TransACT shared servers

Jeremy jepri at
Sun Mar 24 03:23:13 EST 2002

On 2002.03.24 01:13 Alex Satrapa wrote:
> On Sunday, March 24, 2002, at 12:16 , Michael James wrote:
>> Reading the RFC for pppoe made me wonder if we could set up
>>  our home servers to accept pppoe connections
>>  and connect direct through the TransACT cloud.

Kind of.  You can't really run servers like TransACT does - it's kind 
of like being on a boat on a river - you are carried by a current.  In 
this case, the current is TransACT.  You can only offer services like a 
TransACT ISP if you have a server in the TranACT server room.  Entry is 
$1000 per rack per month, shared racks allowed.  Otherwise you have to 
float on top of the river, and be carried by the current.

You may, of course, set up any kind of network on top of the TransACT 
network, but I haven't seen anything approaching the usefulness of 
TCP/IP that can be carried on top of TCP/IP (as already provided by 

> Rather than use PPPoE, why not use PPTP?

The main trouble with these plans is that you are not guaranteed the 
same IP numbers two connections in a row.  All the traditional services 
( and I am thinking DNS-mediated in particular ) rely on a server 
having the same IP number(s) day in, day out.  Dynamic DNS is not a 
good solution, because it needs to be anchored by at least a few IP 
addresses, making it no different to any other server.

Even if you got your servers up, you face the nearly impossible task of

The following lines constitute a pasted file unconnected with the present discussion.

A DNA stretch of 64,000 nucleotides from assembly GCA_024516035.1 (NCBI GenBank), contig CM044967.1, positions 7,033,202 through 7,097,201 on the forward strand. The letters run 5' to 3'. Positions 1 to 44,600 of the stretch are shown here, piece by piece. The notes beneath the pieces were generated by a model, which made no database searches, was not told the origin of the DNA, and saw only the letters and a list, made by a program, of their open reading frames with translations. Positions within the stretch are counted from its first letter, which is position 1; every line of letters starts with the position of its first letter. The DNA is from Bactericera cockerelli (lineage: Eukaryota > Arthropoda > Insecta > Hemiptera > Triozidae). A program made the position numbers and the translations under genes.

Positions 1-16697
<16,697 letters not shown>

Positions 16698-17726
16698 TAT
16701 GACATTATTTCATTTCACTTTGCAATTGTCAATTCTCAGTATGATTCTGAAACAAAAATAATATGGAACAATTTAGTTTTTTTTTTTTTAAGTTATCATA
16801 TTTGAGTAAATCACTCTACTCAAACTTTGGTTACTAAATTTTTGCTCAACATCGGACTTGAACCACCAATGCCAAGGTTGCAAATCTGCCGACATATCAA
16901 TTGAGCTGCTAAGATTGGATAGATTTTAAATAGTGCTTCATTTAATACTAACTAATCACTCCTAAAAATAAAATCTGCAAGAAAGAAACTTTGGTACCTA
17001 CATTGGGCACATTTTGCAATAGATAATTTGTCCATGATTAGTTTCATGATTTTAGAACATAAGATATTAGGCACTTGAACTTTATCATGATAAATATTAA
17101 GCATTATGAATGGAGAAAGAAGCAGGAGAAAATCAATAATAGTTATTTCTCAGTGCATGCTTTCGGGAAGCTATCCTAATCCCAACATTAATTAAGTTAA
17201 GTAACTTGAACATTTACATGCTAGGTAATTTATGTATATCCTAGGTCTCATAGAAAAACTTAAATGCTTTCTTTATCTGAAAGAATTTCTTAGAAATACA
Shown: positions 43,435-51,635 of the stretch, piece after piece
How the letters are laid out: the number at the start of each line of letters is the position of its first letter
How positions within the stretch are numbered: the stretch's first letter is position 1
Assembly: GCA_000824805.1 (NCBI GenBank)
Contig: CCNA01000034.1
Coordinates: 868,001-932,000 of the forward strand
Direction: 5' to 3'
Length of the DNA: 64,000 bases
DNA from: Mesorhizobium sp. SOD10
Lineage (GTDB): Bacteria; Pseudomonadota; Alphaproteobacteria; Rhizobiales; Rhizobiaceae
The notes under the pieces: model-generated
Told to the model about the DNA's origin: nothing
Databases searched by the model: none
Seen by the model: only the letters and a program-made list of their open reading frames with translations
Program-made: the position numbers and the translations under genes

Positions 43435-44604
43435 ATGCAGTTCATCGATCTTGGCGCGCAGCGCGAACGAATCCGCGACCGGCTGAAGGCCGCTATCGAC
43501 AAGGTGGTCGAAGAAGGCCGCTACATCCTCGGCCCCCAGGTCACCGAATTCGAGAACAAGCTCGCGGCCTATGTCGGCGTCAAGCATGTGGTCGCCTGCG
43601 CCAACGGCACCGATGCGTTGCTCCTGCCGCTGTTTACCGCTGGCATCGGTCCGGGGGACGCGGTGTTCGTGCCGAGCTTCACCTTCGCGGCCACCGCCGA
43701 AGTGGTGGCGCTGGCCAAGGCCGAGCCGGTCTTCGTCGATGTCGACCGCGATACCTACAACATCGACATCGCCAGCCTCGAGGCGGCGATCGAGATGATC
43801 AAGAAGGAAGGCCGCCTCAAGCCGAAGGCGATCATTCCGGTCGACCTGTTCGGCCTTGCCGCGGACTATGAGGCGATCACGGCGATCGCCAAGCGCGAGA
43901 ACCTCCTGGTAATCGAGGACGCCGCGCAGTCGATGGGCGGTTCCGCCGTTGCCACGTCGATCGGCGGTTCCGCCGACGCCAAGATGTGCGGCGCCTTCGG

organising a network.

> Or IPSec?
>> Then we need a proxy setup that says,
>>  "You can have it if it's in the cache,
>>  but if it isn't and you do get it,
>>  please upload the copy you got."
> Most proxies can be configured to along the lines of "You can have it 
> if I've already got it" - I would suggest using a peer to try and 
> fetch it if that cache doesn't have it.

This true, but it still needs a way to find it's companion proxies, 
either by DNS name or IP.

The alternative DNS people (name escapes me... anyone?) have written 
patches to the usual DNS resolver routines that will check the normal 
)names escapes me again..) DNS servers and then check the alternative 
system rather than return a fail... but these aren't going to be in 
mainstream Linux anytime soon, let alone Windows.

I have a big rant prepared on what the net needs.  In actuality, I will 
see about setting up a gnutella/FreeNET server to share useful Linux 
files, maybe even by the end of the weekend.  Users of webone should be 
able to play for free.

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